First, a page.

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Wheels on the bike go round and round 23: Door Dilemma
by Mike Jennett
2009-07-19 08:55:56
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It’s only been 2 weeks but every hotel blurs into one.

Doesn’t matter whether it’s a Super 8, a Comfort Inn or a Holiday Inn - they’re all clones. The town is of no importance. The day does not matter.

The brain works on blood. After riding all day, it’s all in my legs. Just as well there’s no sex life on tour.

Remembering a new room number is about as easy as walking a straight line and reciting the alphabet backwards after a couple of six-packs. The clerk could tell me a dozen times and I will forget it a dozen times before I walk away from the desk.

With eyesight like mine, I can’t see what’s been written on the key envelope – so now I’ve taken to writing myself in BIG numbers. Glasses would help, but not a lot. Even when I can read it, I still forget in the second it takes to look up from the envelope.

I have pushed my bike to each end of a corridor and back before repetitively sliding the cardkey in the door with the number from last night’s room – because, after using it several times last night, it’s familiar - then returned to the desk to report today’s key faulty, got a new one and repeated the sad process.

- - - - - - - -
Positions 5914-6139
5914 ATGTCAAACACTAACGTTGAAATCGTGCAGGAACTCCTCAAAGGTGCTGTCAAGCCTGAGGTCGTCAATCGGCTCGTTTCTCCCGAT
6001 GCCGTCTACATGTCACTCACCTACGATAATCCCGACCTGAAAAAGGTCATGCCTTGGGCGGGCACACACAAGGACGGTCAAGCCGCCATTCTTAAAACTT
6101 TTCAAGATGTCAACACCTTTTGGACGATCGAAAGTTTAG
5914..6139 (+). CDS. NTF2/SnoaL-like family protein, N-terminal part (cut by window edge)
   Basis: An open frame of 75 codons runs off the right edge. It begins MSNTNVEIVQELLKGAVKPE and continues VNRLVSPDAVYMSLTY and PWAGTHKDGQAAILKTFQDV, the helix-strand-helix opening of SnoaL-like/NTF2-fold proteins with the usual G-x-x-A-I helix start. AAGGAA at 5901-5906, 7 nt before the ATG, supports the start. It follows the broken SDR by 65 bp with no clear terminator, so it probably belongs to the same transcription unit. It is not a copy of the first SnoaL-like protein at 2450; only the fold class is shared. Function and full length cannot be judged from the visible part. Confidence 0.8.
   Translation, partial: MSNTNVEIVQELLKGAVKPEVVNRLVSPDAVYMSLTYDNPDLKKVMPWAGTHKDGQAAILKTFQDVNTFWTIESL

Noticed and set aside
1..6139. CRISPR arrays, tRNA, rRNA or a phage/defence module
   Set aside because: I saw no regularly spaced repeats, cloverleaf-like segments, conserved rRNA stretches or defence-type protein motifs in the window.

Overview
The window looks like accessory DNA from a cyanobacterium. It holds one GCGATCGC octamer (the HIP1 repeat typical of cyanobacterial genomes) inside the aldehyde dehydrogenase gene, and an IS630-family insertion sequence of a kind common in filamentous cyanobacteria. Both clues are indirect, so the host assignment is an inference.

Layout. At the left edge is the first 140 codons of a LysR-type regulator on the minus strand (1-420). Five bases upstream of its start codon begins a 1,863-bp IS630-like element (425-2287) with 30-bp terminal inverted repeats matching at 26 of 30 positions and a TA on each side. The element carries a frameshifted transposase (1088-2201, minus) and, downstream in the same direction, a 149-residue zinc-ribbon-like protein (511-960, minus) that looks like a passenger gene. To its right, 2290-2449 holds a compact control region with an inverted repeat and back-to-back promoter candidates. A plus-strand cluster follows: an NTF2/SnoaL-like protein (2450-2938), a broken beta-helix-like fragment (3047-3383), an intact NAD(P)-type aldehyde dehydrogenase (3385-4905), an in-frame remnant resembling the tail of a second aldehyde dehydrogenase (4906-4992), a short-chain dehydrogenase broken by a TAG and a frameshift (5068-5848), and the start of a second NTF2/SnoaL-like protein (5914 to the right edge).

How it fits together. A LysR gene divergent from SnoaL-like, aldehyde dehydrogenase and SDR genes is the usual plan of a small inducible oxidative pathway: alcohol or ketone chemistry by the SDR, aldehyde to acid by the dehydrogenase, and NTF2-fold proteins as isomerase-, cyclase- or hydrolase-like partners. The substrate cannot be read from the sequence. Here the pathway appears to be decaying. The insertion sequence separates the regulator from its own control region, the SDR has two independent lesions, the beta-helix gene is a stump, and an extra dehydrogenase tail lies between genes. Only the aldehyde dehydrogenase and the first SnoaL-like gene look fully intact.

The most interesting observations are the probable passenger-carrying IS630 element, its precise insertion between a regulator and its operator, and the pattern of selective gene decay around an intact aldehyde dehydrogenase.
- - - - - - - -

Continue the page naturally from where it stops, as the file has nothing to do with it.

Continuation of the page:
Sometimes the door does open – not because of my key, but because the stranger in the room comes to see what’s going on.

In the movies, that stranger would be a seductress like a young Lauren Bacall with a smoldering cigarette in a holder between red lips, dressed in a translucent nightdress with a hint of dark lingerie. She’d be holding a glass of chilled champagne and I, naturally, would be a smartly dressed black and white Humphrey Bogart; but taller.

In real life, I am encased in black shorts and yellow shirt, my hair is molded into helmet vent lines and I am wearing sweaty gloves. I smell the way I look, I probably still have sunglasses on and am holding a bike. The door is opened by a fat businessman or a scrawny redneck, either of whom who stare as if I am from Mars. If he’s unlucky enough, we’ll meet again later.

Forgetting the room number is as easy as forgetting what town you’re in. That happens too. As I said - it’s a blood thing.

There is a large degree of torment in every day and perhaps blotting out the small things is the brain’s way of softening the pain.

Or maybe it’s Alzheimer’s.

Read more at: www.mikeonwheels.com OR www.wheelsonthebikegoroundandround.blogspot.com     

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